Yesterday I visited Main Street Farms (MSF), a highly sustainable aquaponics operation that also includes high tunnels and mushroom production. They are also hard at work learning how best to put worms & insects to work and have created an admirable agro-ecosystem which could provide a successful model for local food production in the Northeast and beyond.
What made the tour even more interesting were the folks there with me, two employees from a ‘combined heat & biochar’ (CHAB) equipment manufacturer and a very knowledgeable horticulturalist from Cornell. Our hosts graciously toured us around their facilities and showed us all of the different research projects they’ve been conducting over the past few years in an effort to become as sustainable as possible. Inspiring stuff to say the least. We are hoping to start a project using biochar production technology on-site which would enable them to become even more sustainable.
My role on the team is to uncover and quantify opportunities for possible biochar ‘interventions’, one of my favorite things to do! I had a number of different thoughts on how biochar could benefit this kind of operation but for today I’ll focus on the fungi! As I’m always on the hunt for underutilized biomass, I was delighted to see up close for the first time some spent mushroom substrate (SMS) from their oyster mushroom production. They had at least two different flavors; some made from sawdust & some from coffee grounds. I immediately asked for samples to test for biochar thinking I’d uncovered a novel new feedstock. When I had time for a quick tete-a-tete with Master Google I soon found out that my novel idea wasn’t so novel after all, others are on the case!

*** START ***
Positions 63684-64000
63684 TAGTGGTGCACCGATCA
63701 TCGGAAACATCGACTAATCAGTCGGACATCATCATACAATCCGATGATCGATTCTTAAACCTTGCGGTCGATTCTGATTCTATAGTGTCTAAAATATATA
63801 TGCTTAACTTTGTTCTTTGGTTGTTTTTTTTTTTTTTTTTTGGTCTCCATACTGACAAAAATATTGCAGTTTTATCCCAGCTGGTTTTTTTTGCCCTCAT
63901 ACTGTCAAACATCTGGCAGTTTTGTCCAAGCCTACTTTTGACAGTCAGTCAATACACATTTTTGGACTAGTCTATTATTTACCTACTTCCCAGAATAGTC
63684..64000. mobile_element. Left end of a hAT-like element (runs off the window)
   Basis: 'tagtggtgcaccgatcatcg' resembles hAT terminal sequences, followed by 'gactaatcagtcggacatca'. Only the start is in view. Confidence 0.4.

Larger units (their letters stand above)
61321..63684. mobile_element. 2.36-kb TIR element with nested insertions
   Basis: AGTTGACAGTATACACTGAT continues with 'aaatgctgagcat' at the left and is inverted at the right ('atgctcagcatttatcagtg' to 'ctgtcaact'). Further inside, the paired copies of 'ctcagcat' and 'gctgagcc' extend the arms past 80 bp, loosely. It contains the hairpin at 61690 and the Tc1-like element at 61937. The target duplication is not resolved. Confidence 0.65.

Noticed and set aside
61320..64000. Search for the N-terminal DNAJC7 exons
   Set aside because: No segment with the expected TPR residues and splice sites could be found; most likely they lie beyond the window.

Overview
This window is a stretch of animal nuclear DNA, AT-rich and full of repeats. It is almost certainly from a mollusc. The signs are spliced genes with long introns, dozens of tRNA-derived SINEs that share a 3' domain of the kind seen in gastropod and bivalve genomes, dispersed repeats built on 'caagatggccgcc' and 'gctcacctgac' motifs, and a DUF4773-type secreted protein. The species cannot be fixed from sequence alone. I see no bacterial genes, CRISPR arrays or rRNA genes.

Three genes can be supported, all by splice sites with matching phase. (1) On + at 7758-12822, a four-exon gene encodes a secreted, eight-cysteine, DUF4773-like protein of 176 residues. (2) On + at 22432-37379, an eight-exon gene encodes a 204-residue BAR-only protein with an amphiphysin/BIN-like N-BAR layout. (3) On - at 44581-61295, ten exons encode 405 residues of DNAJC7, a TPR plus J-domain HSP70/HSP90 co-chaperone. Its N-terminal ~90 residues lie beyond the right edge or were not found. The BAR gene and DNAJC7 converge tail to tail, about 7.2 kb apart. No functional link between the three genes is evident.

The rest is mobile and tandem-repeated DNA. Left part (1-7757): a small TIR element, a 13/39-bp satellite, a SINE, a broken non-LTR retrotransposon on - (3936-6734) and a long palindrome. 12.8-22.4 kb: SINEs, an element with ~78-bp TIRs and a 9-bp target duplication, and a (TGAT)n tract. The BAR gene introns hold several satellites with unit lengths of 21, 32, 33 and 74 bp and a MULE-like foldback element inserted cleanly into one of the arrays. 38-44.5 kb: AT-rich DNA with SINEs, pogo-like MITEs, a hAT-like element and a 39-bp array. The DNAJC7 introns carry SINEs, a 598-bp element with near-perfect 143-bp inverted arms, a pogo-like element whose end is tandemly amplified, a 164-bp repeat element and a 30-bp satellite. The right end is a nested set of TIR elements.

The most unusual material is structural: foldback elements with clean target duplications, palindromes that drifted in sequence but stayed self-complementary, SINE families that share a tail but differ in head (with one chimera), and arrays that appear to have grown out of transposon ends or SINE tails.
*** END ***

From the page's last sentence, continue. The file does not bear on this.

Turns out for every pound of delicious fungi produced, five pounds of substrate are needed, so there is a growing amount of this stuff around looking for appropriate end uses. The moisture content is pretty high (>60%) which can be a challenge for charring, but a CHAB unit could help with that.
After a mushroom flush (think harvest not toilet!) sometimes the substrate can be ‘dunked’ or rewetted to grow another flush. Apparently after dunking some growers ‘roll’ the substrate in vermiculite to increase water holding capacity. So another interesting possibility for biochar would be to roll the mushroom growing medium in biochar and get rid of the not very eco-friendly, vermiculite. Within an aquaponics system, I’m wondering if by dunking the substrate in the nutrient rich fish water, sufficient nutrients would be added back in to the substrate to provide for more flushes. Alas this is completely outside of my area of focus but still interesting to put out there for someone else to answer or research.
From a quick scan I also learned that SMS needs to be heat treated before it leaves the grow room to eliminate any pathogens before being added to compost or land applied. With a CHAB unit in the greenhouse, the heat could most likely be used for this purpose.
What I’m really wondering though, is whether biochar or a biochar blend could be used as a mushroom substrate. Surprisingly Master Google failed to deliver any interesting research or projects on this topic. If anyone has knowledge on this, I’d love to know!
Next up I’ll be casting about for biochar synergies for aquaculture!